An investigation into factors contributing to sexual behaviours among adolescents in rural KwaZulu-Natal.
Shoba, Dumisani W.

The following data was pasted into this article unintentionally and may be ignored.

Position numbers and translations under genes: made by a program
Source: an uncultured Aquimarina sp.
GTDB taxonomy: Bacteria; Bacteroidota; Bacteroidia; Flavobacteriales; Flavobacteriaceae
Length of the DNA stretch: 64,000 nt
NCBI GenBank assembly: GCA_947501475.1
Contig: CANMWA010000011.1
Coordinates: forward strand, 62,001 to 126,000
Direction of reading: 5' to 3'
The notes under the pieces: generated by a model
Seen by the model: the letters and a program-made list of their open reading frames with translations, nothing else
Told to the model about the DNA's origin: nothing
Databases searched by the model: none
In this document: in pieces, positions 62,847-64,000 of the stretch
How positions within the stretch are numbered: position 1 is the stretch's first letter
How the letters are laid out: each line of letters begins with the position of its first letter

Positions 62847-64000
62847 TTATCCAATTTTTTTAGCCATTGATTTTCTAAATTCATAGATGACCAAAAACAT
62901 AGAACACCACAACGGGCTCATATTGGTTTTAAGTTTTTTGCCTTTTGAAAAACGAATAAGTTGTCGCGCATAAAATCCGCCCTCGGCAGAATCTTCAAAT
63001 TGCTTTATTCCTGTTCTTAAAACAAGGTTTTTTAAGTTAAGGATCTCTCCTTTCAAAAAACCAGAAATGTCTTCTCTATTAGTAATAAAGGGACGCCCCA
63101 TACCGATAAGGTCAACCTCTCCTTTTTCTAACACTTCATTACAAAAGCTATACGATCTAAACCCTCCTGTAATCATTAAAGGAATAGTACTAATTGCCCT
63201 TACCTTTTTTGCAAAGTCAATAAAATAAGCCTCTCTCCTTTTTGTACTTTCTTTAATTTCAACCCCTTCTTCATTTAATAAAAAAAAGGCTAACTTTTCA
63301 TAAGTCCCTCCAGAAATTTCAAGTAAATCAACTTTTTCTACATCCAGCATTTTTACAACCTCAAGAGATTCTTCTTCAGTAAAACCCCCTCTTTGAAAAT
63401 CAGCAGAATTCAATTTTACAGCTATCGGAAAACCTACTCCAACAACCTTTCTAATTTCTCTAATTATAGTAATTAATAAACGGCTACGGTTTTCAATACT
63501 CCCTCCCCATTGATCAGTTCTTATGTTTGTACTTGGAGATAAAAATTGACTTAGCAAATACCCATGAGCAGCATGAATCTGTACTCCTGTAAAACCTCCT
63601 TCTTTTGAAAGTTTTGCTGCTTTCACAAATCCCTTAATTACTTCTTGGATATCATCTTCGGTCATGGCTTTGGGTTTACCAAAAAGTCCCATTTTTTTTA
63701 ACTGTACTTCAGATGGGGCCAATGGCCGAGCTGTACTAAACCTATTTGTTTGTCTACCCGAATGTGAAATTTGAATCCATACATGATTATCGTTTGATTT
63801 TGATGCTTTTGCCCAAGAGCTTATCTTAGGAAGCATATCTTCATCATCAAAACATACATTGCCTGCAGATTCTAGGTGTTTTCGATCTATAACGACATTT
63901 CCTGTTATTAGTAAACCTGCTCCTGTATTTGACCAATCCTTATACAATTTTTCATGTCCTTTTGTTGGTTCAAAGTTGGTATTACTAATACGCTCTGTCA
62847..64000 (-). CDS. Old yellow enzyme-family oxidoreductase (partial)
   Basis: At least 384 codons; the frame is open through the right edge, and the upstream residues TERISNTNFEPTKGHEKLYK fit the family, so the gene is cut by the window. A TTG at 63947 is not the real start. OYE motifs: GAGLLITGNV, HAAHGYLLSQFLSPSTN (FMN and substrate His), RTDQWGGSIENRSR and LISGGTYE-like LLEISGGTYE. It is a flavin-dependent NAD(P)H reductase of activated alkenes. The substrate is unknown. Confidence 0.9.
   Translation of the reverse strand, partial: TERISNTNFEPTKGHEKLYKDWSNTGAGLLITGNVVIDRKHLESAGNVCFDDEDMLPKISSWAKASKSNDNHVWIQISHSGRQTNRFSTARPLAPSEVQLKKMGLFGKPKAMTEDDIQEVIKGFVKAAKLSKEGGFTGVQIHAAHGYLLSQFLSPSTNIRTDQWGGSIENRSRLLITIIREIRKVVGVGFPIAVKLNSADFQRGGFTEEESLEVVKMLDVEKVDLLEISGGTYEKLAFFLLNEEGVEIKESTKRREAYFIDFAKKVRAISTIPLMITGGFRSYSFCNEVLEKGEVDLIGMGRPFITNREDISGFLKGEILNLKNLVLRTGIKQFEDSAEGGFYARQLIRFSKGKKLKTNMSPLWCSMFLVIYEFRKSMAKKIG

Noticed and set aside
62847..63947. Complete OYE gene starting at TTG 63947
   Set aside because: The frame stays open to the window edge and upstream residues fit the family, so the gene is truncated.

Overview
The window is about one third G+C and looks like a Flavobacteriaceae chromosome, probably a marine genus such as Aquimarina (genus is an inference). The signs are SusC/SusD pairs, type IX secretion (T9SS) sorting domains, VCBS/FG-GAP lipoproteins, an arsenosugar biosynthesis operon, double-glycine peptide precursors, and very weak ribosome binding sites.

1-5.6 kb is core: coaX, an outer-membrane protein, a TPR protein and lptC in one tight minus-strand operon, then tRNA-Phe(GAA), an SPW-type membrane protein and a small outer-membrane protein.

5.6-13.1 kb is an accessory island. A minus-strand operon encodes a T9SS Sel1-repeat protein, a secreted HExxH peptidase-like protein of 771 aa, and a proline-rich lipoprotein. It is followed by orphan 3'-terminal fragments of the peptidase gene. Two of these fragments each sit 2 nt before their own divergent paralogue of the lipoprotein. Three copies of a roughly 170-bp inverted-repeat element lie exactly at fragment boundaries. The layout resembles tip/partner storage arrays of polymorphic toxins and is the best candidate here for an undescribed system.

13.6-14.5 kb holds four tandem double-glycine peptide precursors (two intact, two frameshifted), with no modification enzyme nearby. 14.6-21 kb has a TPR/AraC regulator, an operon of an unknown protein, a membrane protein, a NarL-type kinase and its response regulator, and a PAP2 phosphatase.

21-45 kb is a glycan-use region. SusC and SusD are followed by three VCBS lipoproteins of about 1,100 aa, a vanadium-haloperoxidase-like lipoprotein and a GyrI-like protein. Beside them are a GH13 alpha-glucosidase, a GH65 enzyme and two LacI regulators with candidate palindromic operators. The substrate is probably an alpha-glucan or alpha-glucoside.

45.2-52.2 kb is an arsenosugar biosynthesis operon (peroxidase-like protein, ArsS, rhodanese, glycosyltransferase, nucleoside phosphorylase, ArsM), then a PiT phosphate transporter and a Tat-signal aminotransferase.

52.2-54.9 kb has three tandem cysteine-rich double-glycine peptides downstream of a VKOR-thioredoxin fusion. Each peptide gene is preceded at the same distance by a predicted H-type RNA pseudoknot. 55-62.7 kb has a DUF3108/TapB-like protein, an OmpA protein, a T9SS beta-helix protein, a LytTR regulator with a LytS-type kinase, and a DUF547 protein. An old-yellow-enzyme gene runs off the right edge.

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This study investigated the factors contributing to sexual behaviours and the extent of rural adolescent’s involvement in risky sexual behaviour. A quantitative research design was used based on the Theory of Planned Behaviour which informed the questionnaire to be used. Participants comprised of 60 adolescents, 16-19 years old, who were recruited from a rural school in eThekwini Metro, KwaZulu–Natal province, in South Africa. Data was collected using a self-administered questionnaire developed and adapted by the researcher. This questionnaire comprised of questions regarding socio-demographic issues, adolescent knowledge of HIV and AIDS, communication (with partner, friends and parents), self-efficacy in relationships, consequences of unprotected sex, perceptions regarding future risks of HIV/AIDS, STIs, and pregnancy, as well as various questions pertaining to sexual activity including use of condoms. The Statistical Package for Social Scientists (SPSS 13) was used for the data analysis. Frequencies were calculated for each item. Chi-square analysis was conducted to determine the association between demographic variables of gender and age and the items related to HIV transmission that showed some variation on the response categories. Independent samples T-tests were conducted in order to explore whether significant differences occurred in the mean scores for the two groups male and female including younger and older age groups and various continuous variables. The study revealed that the majority of adolescents have a high level of knowledge regarding HIV. The adolescents also seemed to have high level of self-efficacy regarding the use of condoms, which is a good foundation for the prevention of teenage pregnancies and HIV infection. The findings also indicate that family disorganization, lack of communication between adolescent and their parents, and poor access to health information are some of the factors influencing adolescent sexual behaviour. Even though adolescent knowledge about HIV, and skills involving communication with friends and partners and condom use were found to be good, peer influence, gender-role expectations, norms and values still influences the engagement by adolescents in unsafe sexual activities. The study also revealed that issues like lack of access to health information still remain a challenge to most adolescents, which needs urgent attention from health authorities. The results of this study indicate a need for the department of health to revisit some of their programmes and strategies to deal with issues identified by this study as weaknesses, as most of the current health programmes are aimed at increasing knowledge and self-efficacy. It is also recommended that health programmes aimed at peers norms, values and cultures be implemented in order to positively influence adolescents’ sexual behaviours. The majority of adolescents (75%) indicated that they are using condoms when having sexual intercourse with their partners, while others showed positive attitude towards condom use and indicated intention to continue engaging in safer sex. These findings can be attributed to multi-sectoral interventions, especially interventions by the National Department of Health and Education as well as other Agencies.